If inflation begins to take hold, and it probably will in an undetermined amount of time, then pay off some debt with your cash. That secures the value of the cash if necessary but leaves options open for now.

                  Think about this:

                  You buy the house and pay cash. You have a house and 20K in the bank. You lose your job and can't find another right away. How long will 20 K last while you try to sell the house? What if you spent most of that 20K? You are up ship creek with no paddle.

                  You borrow on the house and put 10 k down. You have a payment and 90K. You lose your job and can't find another. How long can you live making payments and living in your house with 90K while you try to sell the house? What if you spent most of 20K? You would still have 70K to live on. You are smiling.
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                  • #10
                    Dunno how things work over there but over here you can generally say that whatever you mortgage for you pay back twice. You can either put 20k down on a 80k mortgage then pay back 120 over the mortgage term or pay the 80k and keep the 20 as a buffer. No mortgage payments removes the biggest strain on your earnings.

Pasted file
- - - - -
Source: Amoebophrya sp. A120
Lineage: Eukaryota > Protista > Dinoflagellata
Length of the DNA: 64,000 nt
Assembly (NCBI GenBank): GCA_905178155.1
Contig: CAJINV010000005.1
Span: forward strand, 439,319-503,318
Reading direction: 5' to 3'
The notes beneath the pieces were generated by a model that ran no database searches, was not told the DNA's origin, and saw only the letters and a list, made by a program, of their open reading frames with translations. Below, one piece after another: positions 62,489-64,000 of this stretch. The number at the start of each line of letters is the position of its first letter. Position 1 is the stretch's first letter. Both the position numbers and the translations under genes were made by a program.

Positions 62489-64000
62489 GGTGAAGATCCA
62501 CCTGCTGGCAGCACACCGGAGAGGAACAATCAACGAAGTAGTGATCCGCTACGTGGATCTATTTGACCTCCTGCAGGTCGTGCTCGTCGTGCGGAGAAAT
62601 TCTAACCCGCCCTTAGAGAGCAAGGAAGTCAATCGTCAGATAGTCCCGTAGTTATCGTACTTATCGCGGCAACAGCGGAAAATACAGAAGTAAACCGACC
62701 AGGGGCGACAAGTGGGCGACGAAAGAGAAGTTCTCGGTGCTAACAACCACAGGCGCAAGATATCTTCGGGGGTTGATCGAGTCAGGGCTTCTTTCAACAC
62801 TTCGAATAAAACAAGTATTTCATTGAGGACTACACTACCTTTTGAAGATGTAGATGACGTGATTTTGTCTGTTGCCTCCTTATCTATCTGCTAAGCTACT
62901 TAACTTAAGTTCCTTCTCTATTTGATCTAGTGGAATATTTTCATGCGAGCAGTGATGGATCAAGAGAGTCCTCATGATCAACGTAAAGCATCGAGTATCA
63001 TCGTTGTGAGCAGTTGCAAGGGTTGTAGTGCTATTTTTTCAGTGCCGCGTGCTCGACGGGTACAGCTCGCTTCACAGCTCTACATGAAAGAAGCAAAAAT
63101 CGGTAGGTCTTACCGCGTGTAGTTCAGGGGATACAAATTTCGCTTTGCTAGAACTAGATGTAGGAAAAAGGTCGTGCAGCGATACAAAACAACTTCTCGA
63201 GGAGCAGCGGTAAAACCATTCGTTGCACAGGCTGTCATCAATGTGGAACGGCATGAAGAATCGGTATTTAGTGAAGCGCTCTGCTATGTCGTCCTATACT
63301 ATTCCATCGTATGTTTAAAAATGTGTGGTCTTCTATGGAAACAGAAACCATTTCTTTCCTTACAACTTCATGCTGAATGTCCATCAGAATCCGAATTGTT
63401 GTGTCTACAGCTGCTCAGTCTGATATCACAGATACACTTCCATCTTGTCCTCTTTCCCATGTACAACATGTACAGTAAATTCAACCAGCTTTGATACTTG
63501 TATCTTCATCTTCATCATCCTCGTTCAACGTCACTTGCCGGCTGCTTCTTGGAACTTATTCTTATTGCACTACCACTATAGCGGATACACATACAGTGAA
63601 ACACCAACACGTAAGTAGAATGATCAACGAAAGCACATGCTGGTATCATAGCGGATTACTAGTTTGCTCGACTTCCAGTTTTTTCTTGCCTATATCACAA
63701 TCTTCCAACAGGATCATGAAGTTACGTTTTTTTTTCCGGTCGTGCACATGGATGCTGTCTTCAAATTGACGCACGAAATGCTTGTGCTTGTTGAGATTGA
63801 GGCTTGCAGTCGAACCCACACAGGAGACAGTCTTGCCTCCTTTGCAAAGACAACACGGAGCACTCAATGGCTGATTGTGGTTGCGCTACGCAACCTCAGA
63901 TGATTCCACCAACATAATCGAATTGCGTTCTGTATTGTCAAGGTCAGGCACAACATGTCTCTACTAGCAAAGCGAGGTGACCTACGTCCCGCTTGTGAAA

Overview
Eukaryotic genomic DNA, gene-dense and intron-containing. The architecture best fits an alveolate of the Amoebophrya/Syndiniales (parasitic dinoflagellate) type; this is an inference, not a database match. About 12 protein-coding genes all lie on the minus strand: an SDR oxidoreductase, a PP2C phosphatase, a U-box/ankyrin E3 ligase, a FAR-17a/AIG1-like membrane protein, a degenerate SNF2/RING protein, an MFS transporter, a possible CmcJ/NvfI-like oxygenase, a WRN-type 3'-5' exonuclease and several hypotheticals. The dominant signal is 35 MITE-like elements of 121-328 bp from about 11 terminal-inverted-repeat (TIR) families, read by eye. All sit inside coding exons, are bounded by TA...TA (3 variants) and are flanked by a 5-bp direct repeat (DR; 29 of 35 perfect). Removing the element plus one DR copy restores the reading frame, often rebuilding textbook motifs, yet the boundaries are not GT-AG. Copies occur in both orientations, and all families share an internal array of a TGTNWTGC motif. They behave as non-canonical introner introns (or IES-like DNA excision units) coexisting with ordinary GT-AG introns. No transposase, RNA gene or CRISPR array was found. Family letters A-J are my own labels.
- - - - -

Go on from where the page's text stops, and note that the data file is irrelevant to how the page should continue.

Peter - novice home machinist, modern motorcycle enthusiast.

                    Denford Viceroy 280 Synchro (11 x 24)
                    Herbert 0V adapted to R8 by 'Sir John'.
                    Monarch 10EE 1942


                    • #11
                      I was raised to buy a house , pay it off, and die there. But these are strained times. And I have no crystal ball.

                      However, you do need to figure out how long you are going to live in the house. Given sales commissions and other buyer and seller fees, sometimes it makes MUCH better sense to rent. Another way is rent-to-own, where you lock in a price, and rent the house for a year. At the end of the year, if you still like the deal, you buy, with some small portion of the rent going toward the purchase price.

                      is a way to get a little better handle on this dilemma.

                      Dave J.


                      • #12
                        Oh dear!!!!

                        This is "gambling territory".